### More on Planes

Find the standard equation of a plane containing the points (5,3, − 1), (2, − 7,1) and (4,9, − 6).
• Recall that a plane can be represented by two points, x and p, on the plane and a vector N normal to it by the equation (x − p) ×N = 0. We can utilize our three points to find N.
• Since (5,3, − 1) and (2, − 7,1) are points on the plane, we obtain [ (5,3, − 1) − (2, − 7,1) ] ×N = 0 or (3,10, − 2) ×N = 0. Similarly [ (4,9, − 6) − (2, − 7,1) ] ×N = 0 or (2,16, − 7) ×N = 0.
• We have (3,10, − 2) ×N = 0 and (2,16, − 7) ×N = 0, letting N = (a,b,c) gives (3,10, − 2) ×(a,b,c) = 0 and (2,16, − 7) ×(a,b,c) = 0.
• Simplifying results in the system of equations
 3a + 10b − 2c = 0
 2a + 16b − 7c = 0
, letting c = 1 yields
 3a + 10b = 2
 2a + 16b = 7
. Note that choosing c = 1 is arbitrary (except for c = 0).
• Solving our system of equations results in a = − [19/14], b = [17/28] and c = 1. Our vector normal to the plane is N = ( − [19/14],[17/28],1 ).
• The standard form of our plane is then [ ( x,y,z ) − (2, − 7,1) ] ×( − [19/14],[17/28],1 ) = 0 or (x − 2,y + 7,z − 1) ×( − [19/14],[17/28],1 ) = 0.
Simplifying yields − 38x + 17y + 28z = − 167.
Find the standard equation of a plane containing the points ( [1/(√2 )], − [1/(√2 )],0 ), ( [1/(√3 )],[1/(√3 )], − [1/(√3 )] ) and (1,0,0).
• Recall that a plane can be represented by two points, x and p, on the plane and a vector N normal to it by the equation (x − p) ×N = 0. We can utilize our three points to find N.
• Since ( [1/(√2 )], − [1/(√2 )],0 ) and (1,0,0) are points on the plane, we obtain [ ( [1/(√2 )], − [1/(√2 )],0 ) − (1,0,0) ] ×N = 0 or ( [(1 − √2 )/(√2 )], − [1/(√2 )],0 ) ×N = [1/(√2 )]( 1 − √2 , − 1,0 ) ×N = 0.
• Similarly [ ( [1/(√3 )],[1/(√3 )], − [1/(√3 )] ) − (1,0,0) ] ×N = 0 or ( [(1 − √3 )/(√3 )],[1/(√3 )], − [1/(√3 )] ) ×N = [1/(√3 )]( 1 − √3 ,1, − 1 ) ×N = 0.
• We have [1/(√2 )]( 1 − √2 , − 1,0 ) ×N = 0 and [1/(√3 )]( 1 − √3 ,1, − 1 ) ×N = 0, letting N = (a,b,c) gives [1/(√2 )]( 1 − √2 , − 1,0 ) ×(a,b,c) = 0 and [1/(√3 )]( 1 − √3 ,1, − 1 ) ×(a,b,c) = 0.
• Simplifying results in the system of equations
 ( 1 − √2 )a + − b = 0
 ( 1 − √3 )a + b − c = 0
, letting b = 1 yields
 ( 1 − √2 )a = 1
 ( 1 − √3 )a − c = − 1
. Note that choosing b = 1 is arbitrary (except for b = 0).
• Solving our system of equations results in a = [1/(1 − √2 )], b = 1 and c = [(2 − √2 − √3 )/(1 − √2 )]. Our vector normal to the plane is N = ( [1/(1 − √2 )],1,[(2 − √2 − √3 )/(1 − √2 )] ).
• The standard form of our plane is then [ ( x,y,z ) − (1,0,0) ] ×( [1/(1 − √2 )],1,[(2 − √2 − √3 )/(1 − √2 )] ) = 0 or (x − 1,y,z) ×( [1/(1 − √2 )],1,[(2 − √2 − √3 )/(1 − √2 )] ) = 0.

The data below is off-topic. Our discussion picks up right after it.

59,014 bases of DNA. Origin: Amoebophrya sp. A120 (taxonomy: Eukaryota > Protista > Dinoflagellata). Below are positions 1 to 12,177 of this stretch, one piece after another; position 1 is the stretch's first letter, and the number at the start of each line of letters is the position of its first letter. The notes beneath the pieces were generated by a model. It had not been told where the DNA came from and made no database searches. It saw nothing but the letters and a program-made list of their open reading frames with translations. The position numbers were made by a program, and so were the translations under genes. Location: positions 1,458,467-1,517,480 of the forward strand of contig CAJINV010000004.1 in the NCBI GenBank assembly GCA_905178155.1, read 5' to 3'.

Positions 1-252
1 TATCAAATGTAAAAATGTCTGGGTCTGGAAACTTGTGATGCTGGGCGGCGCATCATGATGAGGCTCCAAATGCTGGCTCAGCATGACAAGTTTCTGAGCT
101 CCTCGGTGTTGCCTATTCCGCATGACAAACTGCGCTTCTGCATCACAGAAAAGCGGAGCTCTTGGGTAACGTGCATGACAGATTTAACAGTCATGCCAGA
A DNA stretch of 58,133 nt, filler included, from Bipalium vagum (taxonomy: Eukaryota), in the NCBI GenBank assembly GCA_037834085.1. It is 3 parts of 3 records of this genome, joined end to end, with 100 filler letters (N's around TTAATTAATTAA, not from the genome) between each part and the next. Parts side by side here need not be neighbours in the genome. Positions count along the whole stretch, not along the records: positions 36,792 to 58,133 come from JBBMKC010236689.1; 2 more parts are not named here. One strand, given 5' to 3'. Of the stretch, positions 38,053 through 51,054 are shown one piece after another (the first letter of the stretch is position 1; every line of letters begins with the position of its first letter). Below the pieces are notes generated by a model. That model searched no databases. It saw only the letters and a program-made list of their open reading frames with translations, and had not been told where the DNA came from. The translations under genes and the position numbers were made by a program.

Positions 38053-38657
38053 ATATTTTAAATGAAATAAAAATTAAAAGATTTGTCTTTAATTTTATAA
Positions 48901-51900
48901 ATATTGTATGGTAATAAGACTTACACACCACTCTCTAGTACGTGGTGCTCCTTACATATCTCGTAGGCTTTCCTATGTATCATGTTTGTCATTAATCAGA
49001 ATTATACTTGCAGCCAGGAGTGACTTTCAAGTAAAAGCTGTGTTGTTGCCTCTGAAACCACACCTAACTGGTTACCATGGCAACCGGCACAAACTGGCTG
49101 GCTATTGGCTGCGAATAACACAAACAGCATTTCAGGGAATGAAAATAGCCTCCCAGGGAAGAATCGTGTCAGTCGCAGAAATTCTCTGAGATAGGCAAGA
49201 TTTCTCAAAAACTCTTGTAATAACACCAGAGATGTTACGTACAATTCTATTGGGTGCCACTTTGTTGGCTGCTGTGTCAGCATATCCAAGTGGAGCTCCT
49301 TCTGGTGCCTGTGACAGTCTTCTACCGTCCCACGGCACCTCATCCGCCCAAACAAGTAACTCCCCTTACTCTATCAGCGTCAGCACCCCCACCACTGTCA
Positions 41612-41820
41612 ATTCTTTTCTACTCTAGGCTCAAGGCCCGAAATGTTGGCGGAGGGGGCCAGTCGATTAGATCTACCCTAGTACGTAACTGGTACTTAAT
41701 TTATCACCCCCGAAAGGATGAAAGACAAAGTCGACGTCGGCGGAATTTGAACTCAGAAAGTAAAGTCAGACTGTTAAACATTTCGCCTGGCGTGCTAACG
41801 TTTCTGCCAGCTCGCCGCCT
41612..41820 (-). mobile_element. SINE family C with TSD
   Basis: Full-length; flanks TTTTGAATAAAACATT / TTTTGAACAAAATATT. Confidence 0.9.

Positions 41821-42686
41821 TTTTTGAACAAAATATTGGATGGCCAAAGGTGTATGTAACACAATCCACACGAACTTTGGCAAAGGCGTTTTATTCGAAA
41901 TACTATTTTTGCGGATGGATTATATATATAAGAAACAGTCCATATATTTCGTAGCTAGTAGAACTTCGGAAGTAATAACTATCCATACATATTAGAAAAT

Simplifying yields x + ( 1 − √2 )y + ( 2 − √2 − √3 )z = 1.
Find the distance from q = (3,7,0) to the plane perpendicular to N = ( − 1,1,1) and containing the point p = ( − 1,5,2).
• The distance from a point q to a plane is given by [((p − q) ×N)/(|| N ||)] where p is a point in the plane and N is a normal vector to the plane.
• Substituting gives [((p − q) ×N)/(|| N ||)] = [([ ( − 1,5,2) − (3,7,0) ] ×(1,1,1))/(|| ( − 1,1,1) ||)] = [(( − 4, − 2,2) ×( − 1,1,1))/(√3 )].
Hence the distance from q and the plane is [2/(√3 )]( − 2, − 1,1) ×( − 1,1,1) = [2/(√3 )].
Find the distance from q = (0,0,1) to the plane [1/2]x + 4y − [1/4]z = 1.
• Recall that a normal vector to the plane ax + by + cz = d is (a,b,c). So N = ( [1/2],4, − [1/4] ) = [1/4](2,16, − 1).
• A point on the plane [1/2]x + 4y − [1/4]z = 1 satisfies the equation, for instance p = ( − 4,1,4). We can now find the distance using [((p − q) ×N)/(|| N ||)].
• Substituting yields [((p − q) ×N)/(|| N ||)] = [([ ( − 4,1,4) − (0,0,1) ] ×[1/4](2,16, − 1))/(|| [1/4](2,16, − 1) ||)] = [(( − 4,1,3) ×(2,16, − 1))/(√{261} )]. Note that || [1/4](2,16, − 1) || = | [1/4] ||| (2,16, − 1) ||
Hence the distance from q and the plane is [1/(3√{29} )]( − 4,1,3) ×(2,16, − 1) = [5/(3√{29} )].
Find the distance from q = ( [2/(√5 )],0,[1/(√5 )] ) to the plane containing points (1,3,4), ( − 2,1,2) and ( − 1,1,1).
• We can find the normal vector to a plane N using three points by using (x − p) ×N = 0.
• We have (1,3,4) − ( − 1,1,1) = (2,2,3) and ( − 2,1,2) − ( − 1,1,1) = ( − 3,0,1). We can form a system of equations
 (2,2,3) ×→N = 0
 ( − 3,0,1) ×→N = 0
• Letting N = (a,b,c) we now have
 2a + 2b + 3c = 0
 − 3a + 1c = 0
, if a = 1 then c = 3 and b = − [11/2].
• We now have a normal vector N = ( 1, − [11/2],3 ) and a point p = ( − 1,1,1) on the plane. To find the distance from q we use [((p − q) ×N)/(|| N ||)].
• Substituting yields [((p − q) ×N)/(|| N ||)] = [([ ( − 1,1,1) − ( [2/(√5 )],0,[1/(√5 )] ) ] ×( 1, − [11/2],3 ))/(|| ( 1, − [11/2],3 ) ||)] = [(( [( − 2 − √5 )/(√5 )],1,[( − 1 + √5 )/(√5 )] ) ×( 1, − [11/2],3 ))/(√{[161/4]} )]
Hence the distance from q and the plane is [4/(√{161} )]( [( − 2 − √5 )/(√5 )],1,[( − 1 + √5 )/(√5 )] ) ×( 1, − [11/2],3 ) = [4/(√{161} )]( [( − 10 − 7√5 )/(2√5 )] ) = [( − 20 − 14√5 )/(√{805} )]
Find the distance from q = (11, − 2,7) and the plane containing parallel vectors ( [1/2],[1/4],0 ) and ( 1,[1/2],0 ).
• Parallel vectors lie on the same plane. Also note that there are no z - coordinates on these vectors, hence our plane is the xy - plane.
• Any vector along the z - axis is normal to the xy - plane, for instance (0,0,1). We can now find the distance from q to the plane using [((p − q) ×N)/(|| N ||)].
• Since N = (0,0,1) is a unit vector we compute (p − q) ×N = [ ( 1,[1/2],0 ) − (11, − 2,7) ] ×(0,0,1) = ( − 10, − [3/2], − 7 ) ×(0,0,1) = 7.
Hence the distance from q to the xy - plane is 7. Note that we could have figured this out from the start, as the only distance from q is the z - coordinate 7. See image://
Find the distance from q = (1,1,1,0) and the hyperplane perpendicular to ( − 4,1, − 2,3) containing the point (0,1,0,1).
• We can still utilize [((p − q) ×N)/(|| N ||)] to find the distance between q and (0,1,0,1) noting that N = ( − 4,1, − 2,3).
• Substituting yields [((p − q) ×N)/(|| N ||)] = [([ (0,1,0,1) − (1,1,1,0) ] ×( − 4,1, − 2,3))/(|| ( − 4,1, − 2,3) ||)] = [(( − 1,0, − 1,1) ×( − 4,1, − 2,3))/(√{30} )].